I'm sitting here with a bandage covering my head, as RDKit has just blown my mind.
RDKit is an cheminformatics toolkit written in C++ and Python. It was developed in-house in a company called Rational Discovery (hence the RD) since 2001. In Feb 2006, it appeared on SourceForge under a liberal license (BSD, except for the GPL Qt code), an appearance which presumably coincided with the demise of Rational Discovery (the company, not the concept, that is :-) ). And there it stayed, actively developed by two developers, but unknown among the open source chemistry community until...
A month ago, I happened to be glancing through the SourceForge software map of chemistry software and I was intrigued by the description of RDKit as "A collection of cheminformatics and machine-learning software developed at Rational Discovery". The website was pretty minimal and there didn't even appear to be any documentation. I dashed off an email to Greg Landrum, the main developer (who it turns out is also the developer of YAeHMOP (Yet Another extended Huckel Molecular Orbital Package) ), and asked him what the story was. Two days ago, he returned from holidays and pointed me to the correct website and the documentation, and I couldn't believe what I was seeing...
Some features that I think are cool:
(1) Molecules based on the Boost Graph Library
(2) All the Python stuff works for me on Windows!
(3) 2D depiction!!!
(4) 2D depiction that mimics 3D conformations!!!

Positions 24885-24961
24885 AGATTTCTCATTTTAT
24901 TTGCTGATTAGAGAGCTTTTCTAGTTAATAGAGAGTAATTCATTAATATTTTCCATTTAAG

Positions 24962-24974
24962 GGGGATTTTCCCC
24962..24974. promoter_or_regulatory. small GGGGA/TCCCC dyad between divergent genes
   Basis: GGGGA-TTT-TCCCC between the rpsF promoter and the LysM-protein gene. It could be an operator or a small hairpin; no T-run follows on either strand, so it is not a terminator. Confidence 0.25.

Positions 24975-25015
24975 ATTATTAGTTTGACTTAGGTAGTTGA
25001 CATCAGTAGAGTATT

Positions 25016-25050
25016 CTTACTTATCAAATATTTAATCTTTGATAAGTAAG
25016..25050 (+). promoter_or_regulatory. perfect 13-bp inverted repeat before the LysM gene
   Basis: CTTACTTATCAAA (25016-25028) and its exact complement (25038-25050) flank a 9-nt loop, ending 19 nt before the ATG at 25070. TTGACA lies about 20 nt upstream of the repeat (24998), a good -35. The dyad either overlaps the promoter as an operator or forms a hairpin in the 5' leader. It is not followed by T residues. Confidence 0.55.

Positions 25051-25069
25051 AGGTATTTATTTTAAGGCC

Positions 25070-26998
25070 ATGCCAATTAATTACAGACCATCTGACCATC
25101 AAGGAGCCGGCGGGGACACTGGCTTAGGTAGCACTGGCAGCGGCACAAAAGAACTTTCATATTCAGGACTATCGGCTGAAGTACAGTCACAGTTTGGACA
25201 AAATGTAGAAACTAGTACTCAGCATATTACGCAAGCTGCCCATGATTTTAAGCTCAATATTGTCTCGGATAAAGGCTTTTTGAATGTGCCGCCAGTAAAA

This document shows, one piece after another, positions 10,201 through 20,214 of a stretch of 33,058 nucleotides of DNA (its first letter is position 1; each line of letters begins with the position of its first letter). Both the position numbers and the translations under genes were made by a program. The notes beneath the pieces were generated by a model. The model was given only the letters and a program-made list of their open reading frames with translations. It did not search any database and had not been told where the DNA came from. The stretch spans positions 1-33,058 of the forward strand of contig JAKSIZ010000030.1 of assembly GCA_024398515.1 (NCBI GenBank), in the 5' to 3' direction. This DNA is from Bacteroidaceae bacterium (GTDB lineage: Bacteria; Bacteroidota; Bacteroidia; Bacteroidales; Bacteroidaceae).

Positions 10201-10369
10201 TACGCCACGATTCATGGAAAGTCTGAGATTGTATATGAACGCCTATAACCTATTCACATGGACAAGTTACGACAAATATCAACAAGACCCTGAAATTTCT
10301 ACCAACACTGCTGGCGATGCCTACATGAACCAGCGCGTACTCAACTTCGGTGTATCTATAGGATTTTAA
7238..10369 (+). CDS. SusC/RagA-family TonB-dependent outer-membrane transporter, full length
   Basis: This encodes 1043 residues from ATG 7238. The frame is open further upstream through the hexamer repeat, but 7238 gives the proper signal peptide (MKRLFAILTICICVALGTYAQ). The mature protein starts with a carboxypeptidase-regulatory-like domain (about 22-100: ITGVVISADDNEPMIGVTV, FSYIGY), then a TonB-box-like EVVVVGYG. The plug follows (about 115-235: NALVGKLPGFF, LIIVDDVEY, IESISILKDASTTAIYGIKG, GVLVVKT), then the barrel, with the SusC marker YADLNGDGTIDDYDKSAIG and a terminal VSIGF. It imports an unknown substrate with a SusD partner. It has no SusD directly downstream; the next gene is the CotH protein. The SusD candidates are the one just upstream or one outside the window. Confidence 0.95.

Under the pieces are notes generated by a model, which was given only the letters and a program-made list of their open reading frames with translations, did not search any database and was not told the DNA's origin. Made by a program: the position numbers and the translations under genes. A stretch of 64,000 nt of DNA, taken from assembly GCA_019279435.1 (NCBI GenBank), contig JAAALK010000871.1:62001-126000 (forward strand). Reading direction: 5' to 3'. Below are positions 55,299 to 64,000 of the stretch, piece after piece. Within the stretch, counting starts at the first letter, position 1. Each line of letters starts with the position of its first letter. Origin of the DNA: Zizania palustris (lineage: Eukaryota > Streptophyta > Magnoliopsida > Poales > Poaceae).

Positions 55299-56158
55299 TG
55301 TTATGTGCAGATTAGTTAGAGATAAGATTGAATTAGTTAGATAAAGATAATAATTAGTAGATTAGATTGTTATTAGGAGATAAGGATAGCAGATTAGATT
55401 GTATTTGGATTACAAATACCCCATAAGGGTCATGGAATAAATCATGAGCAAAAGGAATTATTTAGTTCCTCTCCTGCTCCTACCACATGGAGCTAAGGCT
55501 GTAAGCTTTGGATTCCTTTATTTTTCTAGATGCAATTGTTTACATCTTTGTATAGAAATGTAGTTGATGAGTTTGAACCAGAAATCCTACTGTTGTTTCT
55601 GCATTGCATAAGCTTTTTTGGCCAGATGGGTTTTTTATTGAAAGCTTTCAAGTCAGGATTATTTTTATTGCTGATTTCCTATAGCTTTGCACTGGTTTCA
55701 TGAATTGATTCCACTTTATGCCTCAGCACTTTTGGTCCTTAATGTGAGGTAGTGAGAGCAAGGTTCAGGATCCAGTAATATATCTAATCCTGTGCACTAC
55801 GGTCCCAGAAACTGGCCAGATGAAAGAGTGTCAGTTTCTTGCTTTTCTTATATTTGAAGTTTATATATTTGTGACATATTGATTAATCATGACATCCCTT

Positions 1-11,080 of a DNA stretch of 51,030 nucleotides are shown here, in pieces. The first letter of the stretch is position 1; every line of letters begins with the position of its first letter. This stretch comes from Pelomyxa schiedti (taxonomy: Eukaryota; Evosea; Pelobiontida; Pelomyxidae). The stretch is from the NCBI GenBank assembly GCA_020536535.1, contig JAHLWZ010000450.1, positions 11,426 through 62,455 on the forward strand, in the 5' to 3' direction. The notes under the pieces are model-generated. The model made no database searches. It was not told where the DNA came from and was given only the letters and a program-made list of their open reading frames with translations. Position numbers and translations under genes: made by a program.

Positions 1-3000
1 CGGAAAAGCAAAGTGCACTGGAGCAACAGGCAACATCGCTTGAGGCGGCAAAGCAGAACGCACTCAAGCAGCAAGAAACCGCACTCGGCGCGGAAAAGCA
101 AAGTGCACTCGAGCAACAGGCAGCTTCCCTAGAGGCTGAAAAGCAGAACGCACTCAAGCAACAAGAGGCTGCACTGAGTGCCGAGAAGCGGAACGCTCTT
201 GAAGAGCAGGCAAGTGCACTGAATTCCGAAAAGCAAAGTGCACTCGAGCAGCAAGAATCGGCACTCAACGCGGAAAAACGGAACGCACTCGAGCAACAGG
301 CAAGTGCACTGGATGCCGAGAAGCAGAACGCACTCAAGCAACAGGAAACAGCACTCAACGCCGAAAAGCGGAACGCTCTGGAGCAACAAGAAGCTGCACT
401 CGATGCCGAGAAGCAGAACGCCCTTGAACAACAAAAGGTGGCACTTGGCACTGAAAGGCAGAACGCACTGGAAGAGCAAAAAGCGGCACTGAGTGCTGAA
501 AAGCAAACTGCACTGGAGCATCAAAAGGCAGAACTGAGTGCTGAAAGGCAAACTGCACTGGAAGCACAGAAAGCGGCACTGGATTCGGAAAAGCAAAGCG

(5) 2D --> 3D conversion in a similar method to Rajarshi's smi23D! (doesn't use stochastic promixity embedding though)
Here's a summary of some of the rest: SMILES, substructure searching, sophisticated fingerprints, machine learning stuff, a GUI, clustering, MACCS keys, descriptors (84 or so), chemical reaction transformations, implementation of Recap (not sure what this is, but there's a ref in the docs), basic pharmacophore stuff, and two types of SSSR (there's some text about this in the docs).
Cool! There's obviously a lot of overlap between OpenBabel and RDKit, and hopefully we can use this to both projects' advantage in terms of testing against each other and developing interfaces. In the meanwhile, here's to diversity, and to discovering that someone else has implemented 2D depiction in C++ so I Don't Have To.
For more info, see www.rdkit.org, and in particular, the Python interface documentation which gives a good overview.
Image credit: Neil T